Gift of the Gab is a friendly mix of current affairs, popular culture, and whatever else is relevant and tickles my fancy. One day I could be talking about birds falling from the sky, and the next it could be a lively debate on the best place for coffee in Southern Ontario. This blog is an eclectic combination of information and entertainment because that's how I roll as VP of Communications!
I considered starting this post by asking you to recall your worst memory. Then I decided that I would probably lose a lot of readers because really, who wants to think about the less than stellar moments of their life? I sure don’t.
When I read that the University of Montreal had conducted a study which showed that the drug, metyrapone could reduce levels of cortisol (a stress hormone associated with memory recall) I immediately thought about one of my favourite movies – Eternal Sunshine of the Spotless Mind. If you remember (pun intended), the story depicts Joel Barish and Clementine Kruczynski as they fall in love, fall out of love, attempt to erase the other from their respective memories, and eventually (SPOILER alter) find each other again. The story is beautiful and believable, despite the fact that at the time, there was no study to prove that we could forget painful memories.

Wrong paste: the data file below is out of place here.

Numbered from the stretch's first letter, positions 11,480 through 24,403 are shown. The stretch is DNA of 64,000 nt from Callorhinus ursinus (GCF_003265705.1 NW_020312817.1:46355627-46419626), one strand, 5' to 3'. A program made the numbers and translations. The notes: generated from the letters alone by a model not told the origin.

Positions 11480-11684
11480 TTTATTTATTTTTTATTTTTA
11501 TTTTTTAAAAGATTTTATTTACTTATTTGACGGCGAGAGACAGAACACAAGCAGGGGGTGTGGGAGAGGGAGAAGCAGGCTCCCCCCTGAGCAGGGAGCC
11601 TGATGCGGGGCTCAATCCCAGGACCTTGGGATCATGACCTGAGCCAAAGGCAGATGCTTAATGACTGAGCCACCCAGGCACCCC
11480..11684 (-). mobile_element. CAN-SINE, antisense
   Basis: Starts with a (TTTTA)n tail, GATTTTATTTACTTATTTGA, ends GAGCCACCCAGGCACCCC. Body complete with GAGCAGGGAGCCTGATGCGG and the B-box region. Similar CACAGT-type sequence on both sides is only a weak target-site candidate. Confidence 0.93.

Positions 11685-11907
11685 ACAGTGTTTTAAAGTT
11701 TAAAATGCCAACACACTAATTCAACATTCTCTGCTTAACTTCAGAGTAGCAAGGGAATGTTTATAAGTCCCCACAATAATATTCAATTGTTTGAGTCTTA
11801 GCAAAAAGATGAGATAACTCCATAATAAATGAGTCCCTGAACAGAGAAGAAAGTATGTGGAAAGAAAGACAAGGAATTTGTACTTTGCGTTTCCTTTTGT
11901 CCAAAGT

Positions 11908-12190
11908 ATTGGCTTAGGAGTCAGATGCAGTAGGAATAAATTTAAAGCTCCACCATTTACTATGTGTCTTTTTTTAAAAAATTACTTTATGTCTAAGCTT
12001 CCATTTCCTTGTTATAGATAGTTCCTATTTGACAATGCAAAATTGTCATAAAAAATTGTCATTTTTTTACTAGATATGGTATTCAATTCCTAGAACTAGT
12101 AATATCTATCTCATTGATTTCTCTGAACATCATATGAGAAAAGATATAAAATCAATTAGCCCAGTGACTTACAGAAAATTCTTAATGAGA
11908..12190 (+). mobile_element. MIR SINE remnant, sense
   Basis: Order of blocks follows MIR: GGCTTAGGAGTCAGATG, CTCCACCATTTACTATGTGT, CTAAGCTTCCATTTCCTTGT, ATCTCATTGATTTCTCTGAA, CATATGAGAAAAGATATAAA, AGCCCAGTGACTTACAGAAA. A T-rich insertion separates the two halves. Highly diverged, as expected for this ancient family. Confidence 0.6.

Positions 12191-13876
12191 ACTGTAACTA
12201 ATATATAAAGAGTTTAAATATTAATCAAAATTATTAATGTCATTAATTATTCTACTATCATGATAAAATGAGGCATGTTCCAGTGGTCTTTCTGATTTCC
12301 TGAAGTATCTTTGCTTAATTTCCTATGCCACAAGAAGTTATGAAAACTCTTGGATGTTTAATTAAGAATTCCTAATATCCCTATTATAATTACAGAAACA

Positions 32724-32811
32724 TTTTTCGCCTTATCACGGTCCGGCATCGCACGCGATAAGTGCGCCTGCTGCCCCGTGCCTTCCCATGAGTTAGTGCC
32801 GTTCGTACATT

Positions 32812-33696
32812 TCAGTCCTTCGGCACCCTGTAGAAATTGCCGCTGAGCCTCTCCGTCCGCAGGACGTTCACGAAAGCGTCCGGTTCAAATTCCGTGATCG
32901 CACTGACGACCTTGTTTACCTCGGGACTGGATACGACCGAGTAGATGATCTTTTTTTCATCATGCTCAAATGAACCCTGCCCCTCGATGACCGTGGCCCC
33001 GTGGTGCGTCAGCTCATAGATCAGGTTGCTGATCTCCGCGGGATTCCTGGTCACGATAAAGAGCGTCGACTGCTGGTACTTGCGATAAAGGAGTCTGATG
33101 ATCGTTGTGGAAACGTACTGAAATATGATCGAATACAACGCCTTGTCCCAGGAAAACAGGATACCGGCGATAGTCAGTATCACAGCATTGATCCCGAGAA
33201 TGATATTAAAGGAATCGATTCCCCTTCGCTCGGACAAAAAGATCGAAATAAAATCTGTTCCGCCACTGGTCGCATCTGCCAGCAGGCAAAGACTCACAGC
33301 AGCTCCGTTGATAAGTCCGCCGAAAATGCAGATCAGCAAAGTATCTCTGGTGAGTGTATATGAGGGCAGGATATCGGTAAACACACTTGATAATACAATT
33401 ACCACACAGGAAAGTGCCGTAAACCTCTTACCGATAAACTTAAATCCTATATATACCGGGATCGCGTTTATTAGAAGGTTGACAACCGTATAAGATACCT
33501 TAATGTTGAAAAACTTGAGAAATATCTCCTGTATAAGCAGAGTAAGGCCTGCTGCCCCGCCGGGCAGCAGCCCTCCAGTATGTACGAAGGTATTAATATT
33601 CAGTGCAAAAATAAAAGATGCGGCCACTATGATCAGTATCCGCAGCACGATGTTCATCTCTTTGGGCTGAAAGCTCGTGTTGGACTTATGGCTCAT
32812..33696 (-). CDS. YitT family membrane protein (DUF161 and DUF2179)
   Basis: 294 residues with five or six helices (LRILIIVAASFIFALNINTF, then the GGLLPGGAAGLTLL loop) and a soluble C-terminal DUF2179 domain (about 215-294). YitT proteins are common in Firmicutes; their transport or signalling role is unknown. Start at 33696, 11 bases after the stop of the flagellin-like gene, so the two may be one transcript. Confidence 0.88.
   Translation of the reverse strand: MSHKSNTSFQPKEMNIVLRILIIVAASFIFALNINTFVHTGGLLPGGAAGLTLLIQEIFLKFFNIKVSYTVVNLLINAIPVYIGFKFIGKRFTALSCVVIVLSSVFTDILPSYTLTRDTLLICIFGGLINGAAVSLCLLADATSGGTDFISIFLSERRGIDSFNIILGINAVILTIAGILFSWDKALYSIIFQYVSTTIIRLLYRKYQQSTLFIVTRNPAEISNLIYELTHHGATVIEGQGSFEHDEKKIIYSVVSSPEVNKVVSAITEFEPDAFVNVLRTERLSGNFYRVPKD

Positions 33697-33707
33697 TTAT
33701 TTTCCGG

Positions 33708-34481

Now that there is proof we can reduce things like post traumatic stress disorder, we can begin to look at how important negative moments and emotions are to our everyday life. It seems a little freaky science to play with nature like this, but as Marie France Marin, lead author of the study explains in the National Post, “If every time you retrieve [a bad memory] and it’s not helping you because you cannot calm down a bit and put things back into perspective, it might be a good idea to retrieve it under the influence of metyrapone so you will recall less of the emotional or very traumatic part”. That seems like a reasonable argument, as they are not actually erasing memories (insert Men in Black reference) but “reducing, modifying [and] decreasing”.
Personally, this isn’t something that I would do. I know I said I don’t like to drudge up the past, but I recognize the importance experiencing pain, learning to live with it, and subsequently moving on. That being said, I wouldn’t judge someone who went through a traumatic event (war, violence, etc) and used metyrapone to modify the memory.
I wonder, does the saying “Whatever doesn’t kill you, only makes you stronger” apply here?